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Baking a better biscuit with variable-speed drives

04 January 2013

A project carried out at the Fox’s Biscuits plant in Batley involved the installation of ABB variable-speed drives. These helped improve the quality of the company’s products and reduced the amount of waste, while also improving its ability to develop products.

Although variable-speed drives are most frequently associated with energy saving, they also continue to play a major role in improving the operation of a process or production line. In fact, improving energy efficiency and increasing productivity are two of the main factors in the profitability equation and the two goals are often closely linked. Motor applications that have been improved to use less energy may also show productivity benefits such as a lower maintenance, a higher quality end-product or producing the same or higher output using less energy.

An example of what can be achieved is a project carried out at the Fox’s Biscuits plant in Batley, West Yorkshire. The installation of ABB variable-speed drives helped to improve the quality of the company’sproducts and reduced the amount of wastage,while also improving its ability to develop new products. As the company says, it is committed to using the very best raw materials and processing them using the best machinery.

Initially, the company was interested in investigating the potential for saving energy on its ten Baker Perkins dough mixers, each of which is driven by an 18.5 kW slip-ring motor. ABB Drives Alliance member Halcyon Drives was asked to investigate the benefits to the application and any energy savings through using an ABB induction motor driven by an ABB standard drive and comparing this against one of the slip-ring motor driven mixers.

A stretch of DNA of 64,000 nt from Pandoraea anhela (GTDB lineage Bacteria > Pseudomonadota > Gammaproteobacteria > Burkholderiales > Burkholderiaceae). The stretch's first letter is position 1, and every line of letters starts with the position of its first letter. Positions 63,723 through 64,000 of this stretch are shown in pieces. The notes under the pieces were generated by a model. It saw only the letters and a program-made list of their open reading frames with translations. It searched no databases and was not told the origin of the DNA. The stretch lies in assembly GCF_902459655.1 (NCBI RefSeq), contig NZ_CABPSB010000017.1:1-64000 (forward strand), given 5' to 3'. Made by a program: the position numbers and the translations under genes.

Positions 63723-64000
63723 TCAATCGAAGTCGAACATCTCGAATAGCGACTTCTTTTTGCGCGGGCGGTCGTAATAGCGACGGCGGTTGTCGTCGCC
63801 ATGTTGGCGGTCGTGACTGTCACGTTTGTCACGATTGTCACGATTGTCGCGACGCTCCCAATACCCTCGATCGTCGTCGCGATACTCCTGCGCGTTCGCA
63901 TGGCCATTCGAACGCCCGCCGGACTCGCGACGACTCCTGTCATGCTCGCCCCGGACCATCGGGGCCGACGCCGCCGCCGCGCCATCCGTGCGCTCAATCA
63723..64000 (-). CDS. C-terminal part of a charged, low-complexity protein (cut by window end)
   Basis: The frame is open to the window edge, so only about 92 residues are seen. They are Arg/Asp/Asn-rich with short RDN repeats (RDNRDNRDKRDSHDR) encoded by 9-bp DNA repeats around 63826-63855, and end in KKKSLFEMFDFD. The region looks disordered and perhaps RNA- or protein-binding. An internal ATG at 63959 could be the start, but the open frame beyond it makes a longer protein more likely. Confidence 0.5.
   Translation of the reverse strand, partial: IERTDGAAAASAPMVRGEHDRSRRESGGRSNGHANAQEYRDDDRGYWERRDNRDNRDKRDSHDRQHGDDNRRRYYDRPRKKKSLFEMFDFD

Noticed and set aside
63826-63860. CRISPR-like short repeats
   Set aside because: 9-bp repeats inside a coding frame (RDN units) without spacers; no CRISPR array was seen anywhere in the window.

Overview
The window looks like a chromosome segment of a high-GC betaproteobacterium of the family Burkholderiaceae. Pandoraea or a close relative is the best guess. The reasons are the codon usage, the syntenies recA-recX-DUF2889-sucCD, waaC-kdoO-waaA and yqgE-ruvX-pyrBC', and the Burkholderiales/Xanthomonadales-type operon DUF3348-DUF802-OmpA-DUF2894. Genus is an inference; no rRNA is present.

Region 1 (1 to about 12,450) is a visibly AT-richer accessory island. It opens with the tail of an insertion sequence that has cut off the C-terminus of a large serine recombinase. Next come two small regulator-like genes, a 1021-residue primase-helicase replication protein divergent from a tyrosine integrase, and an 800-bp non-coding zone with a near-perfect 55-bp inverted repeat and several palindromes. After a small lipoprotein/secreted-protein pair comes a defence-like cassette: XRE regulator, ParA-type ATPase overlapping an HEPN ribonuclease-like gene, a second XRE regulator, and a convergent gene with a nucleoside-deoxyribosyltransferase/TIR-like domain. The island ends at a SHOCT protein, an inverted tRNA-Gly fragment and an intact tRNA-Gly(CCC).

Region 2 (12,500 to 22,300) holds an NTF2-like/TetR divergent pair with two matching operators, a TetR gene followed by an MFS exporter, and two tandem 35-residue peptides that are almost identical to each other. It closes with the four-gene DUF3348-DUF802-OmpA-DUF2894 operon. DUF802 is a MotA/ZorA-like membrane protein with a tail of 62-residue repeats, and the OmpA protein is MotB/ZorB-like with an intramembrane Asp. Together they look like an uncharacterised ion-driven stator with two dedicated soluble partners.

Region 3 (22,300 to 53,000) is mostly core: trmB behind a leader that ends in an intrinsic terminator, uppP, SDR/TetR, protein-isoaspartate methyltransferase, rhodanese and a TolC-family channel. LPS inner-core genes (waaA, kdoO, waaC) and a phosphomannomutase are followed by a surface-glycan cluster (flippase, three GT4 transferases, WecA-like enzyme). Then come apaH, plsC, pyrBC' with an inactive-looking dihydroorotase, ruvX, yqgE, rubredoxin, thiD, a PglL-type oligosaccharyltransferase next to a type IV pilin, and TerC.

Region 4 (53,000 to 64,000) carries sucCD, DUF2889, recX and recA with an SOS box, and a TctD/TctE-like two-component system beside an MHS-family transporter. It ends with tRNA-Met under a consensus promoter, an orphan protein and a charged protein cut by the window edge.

Paul Mayman, Area Engineering Manager for Fox’s Biscuits, says: “Although the initial reason for the project was energy saving, it soon became clear that the drive gives us a lot of other advantages that were more important to us. One of the major ones is the flexibility to run at different speeds than previously. We have a lot of other ingredients in our biscuits, such as fruit. Previously, the mixers might overmix, leading to staining where the fruit becomes a mush rather than remaining whole. This helps us maintain a high quality product and avoids the situation where a whole 400 kg batch of dough could be wasted.”

The company prides itself on its ability to innovate, developing new products to meet new markets while also producing products for some of the UK’s leading retailers under their own brands. The ability of the drive to change the speed of the mixer allows the company to be more innovative. “With the drive controlled mixer, we can experiment by using different speeds throughout the mix, from as low as two rpm to 50 or 60 rpm, depending on the recipe,” says Mayman

The greater torque of the ABB motor has also lead to themixer achieving a higher reliability. Previously, if the company was trying a dough that was harder than that used in their usual products, the old slip-ring motors would not have the torque to turn the mixing paddles and the motor would trip out. Using the new motor means that the maintenance engineers need to spend less time on them and the production department has a lot more confidence that the mixer will perform correctly as required and less production time will be lost.

Says Mayman: “The drive also gives us a lot of other facilities, such as the load analyser, which saves process data such as current and torque values that we could use to assess production issues. Although we are not using these facilities as yet, they are another example of the flexibility of the ABB drive and could become more important in the future.”

Following the installation of this drive and motor on one of the mixers, Halcyon discovered that the power requirements on both mixers were significantly less than rated power, indicating that the slip-ring motors were greatly oversized.This is a common problem in motor driven applications, with many operators buying motors that are too large for the task in hand to cope with anticipated expansion of their operations.

The mixers typically run 24 hours a day, seven days a week, with a duty of around 10 minutes operating time every 30 minutes. In addition to the process quality improvements, the ABB standard drive gave a cut in energy use of 30 percent, producing further savings on the already low running costs. As well as the drive on the existing mixer, Fox’s intends to convert the remaining nine mixers to drive control.


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